Friday, August 25, 2017

CNN's Elian: A Review

The Epic Cuba-U.S. Tale!!
{Sunday, August 27th, 2017}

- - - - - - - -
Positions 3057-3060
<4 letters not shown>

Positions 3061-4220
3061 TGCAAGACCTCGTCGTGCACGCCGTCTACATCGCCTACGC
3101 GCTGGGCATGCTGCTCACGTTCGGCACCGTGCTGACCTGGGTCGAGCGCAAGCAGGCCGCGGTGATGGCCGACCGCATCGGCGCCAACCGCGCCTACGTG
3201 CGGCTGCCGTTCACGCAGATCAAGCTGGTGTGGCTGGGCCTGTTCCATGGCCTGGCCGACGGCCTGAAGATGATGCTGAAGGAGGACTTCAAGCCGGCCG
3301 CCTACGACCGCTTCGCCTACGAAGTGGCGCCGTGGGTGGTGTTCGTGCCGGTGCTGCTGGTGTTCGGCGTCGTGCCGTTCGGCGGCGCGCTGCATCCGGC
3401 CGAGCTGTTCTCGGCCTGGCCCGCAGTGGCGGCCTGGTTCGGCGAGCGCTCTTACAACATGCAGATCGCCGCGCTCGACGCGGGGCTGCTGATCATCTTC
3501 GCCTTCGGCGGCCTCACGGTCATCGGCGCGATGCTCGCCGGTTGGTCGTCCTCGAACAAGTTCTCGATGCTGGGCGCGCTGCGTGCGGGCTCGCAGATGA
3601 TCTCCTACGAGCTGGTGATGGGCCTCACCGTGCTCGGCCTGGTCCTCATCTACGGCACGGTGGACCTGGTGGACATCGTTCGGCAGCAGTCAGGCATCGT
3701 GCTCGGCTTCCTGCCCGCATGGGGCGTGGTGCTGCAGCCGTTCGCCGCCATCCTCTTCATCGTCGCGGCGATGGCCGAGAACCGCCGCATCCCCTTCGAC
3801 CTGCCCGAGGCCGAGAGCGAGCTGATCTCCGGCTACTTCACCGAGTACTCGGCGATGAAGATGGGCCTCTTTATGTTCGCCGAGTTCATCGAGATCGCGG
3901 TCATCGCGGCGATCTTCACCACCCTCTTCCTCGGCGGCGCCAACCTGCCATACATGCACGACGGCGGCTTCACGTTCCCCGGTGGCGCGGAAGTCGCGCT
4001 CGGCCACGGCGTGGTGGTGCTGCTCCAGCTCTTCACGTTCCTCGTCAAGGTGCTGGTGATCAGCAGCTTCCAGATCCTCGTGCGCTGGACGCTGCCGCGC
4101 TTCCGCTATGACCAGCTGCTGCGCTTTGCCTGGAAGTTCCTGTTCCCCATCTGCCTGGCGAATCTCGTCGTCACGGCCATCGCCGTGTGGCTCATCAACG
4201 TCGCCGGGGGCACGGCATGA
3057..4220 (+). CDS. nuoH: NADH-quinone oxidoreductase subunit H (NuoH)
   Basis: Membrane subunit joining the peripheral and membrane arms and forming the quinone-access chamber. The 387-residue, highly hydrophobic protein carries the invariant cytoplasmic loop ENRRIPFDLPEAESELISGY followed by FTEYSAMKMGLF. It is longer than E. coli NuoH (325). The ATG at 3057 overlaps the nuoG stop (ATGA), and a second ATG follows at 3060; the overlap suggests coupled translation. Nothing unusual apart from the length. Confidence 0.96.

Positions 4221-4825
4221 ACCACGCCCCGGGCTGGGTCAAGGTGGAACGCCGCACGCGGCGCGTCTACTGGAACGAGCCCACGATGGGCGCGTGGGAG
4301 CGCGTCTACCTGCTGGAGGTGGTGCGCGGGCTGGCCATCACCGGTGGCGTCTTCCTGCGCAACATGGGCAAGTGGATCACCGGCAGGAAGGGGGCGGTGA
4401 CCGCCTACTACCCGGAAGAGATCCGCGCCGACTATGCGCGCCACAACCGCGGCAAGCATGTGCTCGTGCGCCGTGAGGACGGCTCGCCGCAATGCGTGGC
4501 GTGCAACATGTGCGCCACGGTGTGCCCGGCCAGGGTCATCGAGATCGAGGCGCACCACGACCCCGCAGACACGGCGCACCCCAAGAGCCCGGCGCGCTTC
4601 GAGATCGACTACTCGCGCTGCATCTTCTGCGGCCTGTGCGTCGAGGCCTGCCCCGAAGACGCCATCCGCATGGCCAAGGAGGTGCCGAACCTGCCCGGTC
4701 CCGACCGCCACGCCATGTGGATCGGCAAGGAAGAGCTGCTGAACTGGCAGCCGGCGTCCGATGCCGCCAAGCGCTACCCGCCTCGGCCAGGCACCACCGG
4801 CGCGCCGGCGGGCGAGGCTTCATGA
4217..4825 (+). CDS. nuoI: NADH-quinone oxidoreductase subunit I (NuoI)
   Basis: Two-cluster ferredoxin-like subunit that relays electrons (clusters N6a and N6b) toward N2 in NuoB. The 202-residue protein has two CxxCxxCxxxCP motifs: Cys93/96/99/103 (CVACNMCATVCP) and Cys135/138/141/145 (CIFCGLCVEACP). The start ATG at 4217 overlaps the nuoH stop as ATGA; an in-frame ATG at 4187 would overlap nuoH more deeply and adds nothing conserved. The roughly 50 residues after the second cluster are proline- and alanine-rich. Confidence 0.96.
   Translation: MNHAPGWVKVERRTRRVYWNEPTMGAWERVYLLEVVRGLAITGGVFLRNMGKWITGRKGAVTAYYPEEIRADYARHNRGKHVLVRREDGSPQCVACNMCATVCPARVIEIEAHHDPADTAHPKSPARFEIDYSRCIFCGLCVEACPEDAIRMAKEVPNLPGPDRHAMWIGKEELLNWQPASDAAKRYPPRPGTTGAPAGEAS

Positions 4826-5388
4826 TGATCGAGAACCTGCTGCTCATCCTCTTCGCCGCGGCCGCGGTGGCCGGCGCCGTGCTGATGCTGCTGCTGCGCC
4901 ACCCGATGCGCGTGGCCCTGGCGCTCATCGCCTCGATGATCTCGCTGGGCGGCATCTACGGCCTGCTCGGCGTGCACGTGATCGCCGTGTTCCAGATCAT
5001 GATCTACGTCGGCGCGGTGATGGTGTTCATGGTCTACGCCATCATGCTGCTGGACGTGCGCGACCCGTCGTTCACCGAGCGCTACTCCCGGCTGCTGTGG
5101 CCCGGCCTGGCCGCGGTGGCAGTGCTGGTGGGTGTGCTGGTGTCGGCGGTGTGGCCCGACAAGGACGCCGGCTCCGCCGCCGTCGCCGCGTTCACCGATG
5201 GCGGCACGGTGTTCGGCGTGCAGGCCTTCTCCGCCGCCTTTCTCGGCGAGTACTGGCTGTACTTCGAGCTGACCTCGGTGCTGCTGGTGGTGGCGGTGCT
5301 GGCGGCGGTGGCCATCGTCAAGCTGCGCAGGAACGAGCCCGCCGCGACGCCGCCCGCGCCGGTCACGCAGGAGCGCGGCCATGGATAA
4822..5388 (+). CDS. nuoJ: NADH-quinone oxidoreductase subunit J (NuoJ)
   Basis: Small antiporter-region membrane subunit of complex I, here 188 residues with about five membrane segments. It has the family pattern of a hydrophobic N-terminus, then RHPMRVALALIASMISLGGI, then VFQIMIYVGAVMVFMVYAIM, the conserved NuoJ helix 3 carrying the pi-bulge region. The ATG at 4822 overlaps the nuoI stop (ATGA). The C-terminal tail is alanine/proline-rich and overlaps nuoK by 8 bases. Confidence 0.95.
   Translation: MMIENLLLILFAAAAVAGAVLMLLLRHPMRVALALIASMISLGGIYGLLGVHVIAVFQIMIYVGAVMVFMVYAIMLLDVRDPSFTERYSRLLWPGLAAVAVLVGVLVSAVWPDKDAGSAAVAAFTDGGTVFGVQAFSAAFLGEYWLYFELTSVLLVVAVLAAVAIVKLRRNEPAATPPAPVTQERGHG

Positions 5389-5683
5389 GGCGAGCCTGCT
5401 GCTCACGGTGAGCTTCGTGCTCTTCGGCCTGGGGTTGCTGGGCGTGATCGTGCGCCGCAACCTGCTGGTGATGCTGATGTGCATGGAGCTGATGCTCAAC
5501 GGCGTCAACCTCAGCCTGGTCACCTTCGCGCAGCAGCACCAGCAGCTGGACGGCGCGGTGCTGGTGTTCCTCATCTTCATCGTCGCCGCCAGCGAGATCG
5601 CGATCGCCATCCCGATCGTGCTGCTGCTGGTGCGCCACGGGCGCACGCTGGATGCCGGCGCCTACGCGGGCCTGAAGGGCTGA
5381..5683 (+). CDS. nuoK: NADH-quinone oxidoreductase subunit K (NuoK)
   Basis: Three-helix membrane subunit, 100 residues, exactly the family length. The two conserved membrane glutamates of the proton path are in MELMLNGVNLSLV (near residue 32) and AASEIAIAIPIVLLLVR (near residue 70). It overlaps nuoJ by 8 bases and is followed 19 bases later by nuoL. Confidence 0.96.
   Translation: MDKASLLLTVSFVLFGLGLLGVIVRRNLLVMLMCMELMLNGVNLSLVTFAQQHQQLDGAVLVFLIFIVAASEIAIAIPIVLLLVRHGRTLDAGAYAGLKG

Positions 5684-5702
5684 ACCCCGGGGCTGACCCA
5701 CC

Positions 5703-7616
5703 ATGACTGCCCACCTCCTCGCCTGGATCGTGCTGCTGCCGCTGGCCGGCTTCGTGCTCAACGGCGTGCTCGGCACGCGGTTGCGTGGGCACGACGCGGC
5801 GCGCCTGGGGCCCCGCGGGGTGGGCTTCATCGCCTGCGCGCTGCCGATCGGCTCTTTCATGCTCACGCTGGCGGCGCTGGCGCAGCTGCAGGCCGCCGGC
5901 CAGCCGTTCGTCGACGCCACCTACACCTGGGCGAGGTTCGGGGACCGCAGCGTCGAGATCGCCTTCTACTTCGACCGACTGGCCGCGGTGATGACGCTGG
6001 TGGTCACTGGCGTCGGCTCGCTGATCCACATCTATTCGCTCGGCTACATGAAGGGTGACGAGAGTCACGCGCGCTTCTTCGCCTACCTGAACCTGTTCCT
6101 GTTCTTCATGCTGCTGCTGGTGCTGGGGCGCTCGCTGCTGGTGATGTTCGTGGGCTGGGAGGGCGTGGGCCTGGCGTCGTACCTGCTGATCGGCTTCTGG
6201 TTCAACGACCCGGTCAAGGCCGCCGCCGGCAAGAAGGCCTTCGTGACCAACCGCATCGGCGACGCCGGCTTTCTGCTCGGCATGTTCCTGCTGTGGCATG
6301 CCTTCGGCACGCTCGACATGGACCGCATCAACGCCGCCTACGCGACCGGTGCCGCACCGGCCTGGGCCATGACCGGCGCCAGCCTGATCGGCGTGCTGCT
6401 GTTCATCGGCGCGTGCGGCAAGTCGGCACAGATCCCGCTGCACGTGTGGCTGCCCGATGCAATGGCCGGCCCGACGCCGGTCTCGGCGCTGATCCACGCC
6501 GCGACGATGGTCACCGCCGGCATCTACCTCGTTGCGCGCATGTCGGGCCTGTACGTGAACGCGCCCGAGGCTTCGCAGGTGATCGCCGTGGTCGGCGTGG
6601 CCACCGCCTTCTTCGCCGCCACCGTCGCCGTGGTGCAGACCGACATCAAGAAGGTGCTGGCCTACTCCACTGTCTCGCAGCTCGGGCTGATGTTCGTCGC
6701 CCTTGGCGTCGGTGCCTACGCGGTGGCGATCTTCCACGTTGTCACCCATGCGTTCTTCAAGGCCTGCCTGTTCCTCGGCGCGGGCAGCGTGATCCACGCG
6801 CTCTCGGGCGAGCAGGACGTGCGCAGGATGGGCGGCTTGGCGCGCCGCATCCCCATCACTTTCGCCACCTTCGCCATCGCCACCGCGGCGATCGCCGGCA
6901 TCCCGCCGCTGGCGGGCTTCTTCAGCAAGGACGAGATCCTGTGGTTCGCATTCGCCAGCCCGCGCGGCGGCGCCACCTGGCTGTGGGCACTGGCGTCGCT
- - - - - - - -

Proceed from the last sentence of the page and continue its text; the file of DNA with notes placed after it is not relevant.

This week -- Thursday, August 24th, 2017 -- CNN Films debuted a classical 2-hour movie-documentary entitled "Elian." Before daylight on August 25th, the first of many replays aired on CNN, which has an international reach. That's good because, probably more than anything else, the saga of a little Cuban boy named Elian Gonzalez during four months beginning on Thanksgiving Day in 1999 best defines the tumultuous David vs. Goliath-Cuba vs. U.S. relations since 1952. In 1952 right-wingers in the Eisenhower administration sicced the Mafia on Cuba in support of the vile U.S.-friendly Batista dictatorship. It spawned a Cuban Revolution that verily shocked the entire world on the first day of 1959 by actually overthrowing a U.S.-backed dictatorship. Many of the Batista-Mafia leaders had previous ties to South Florida and that's where many of them fled, establishing the Little Havana section of Miami as their new Government-in-Exile on U. S. soil. The idea, with the backing of the superpower U. S. government, was to quickly regain control of Cuba...but that still ongoing process has incredibly been unsuccessful after all these decades. In the meantime, the Cuban Government-in-Exile has essentially operated as a separate government, especially since the Reagan-Bush administration in the 1980s advised anti-Castro zealot Jorge Mas Canosa to study Israel's AIPAC and then create an ultra-powerful Cuban political powerhouse in Washington. Canosa did that, creating the omnipotent CANF -- the Cuban American National Foundation. With almost unlimited access to the U. S. Treasury, Canosa became a billionaire and no one in Miami or Washington dared challenge the CANF's dominance financially or politically. That is, till 1999 when the Clinton administration finally challenged Miami's and the CANF's awesome power related to the saga of a 6-year-old Cuban named Elian.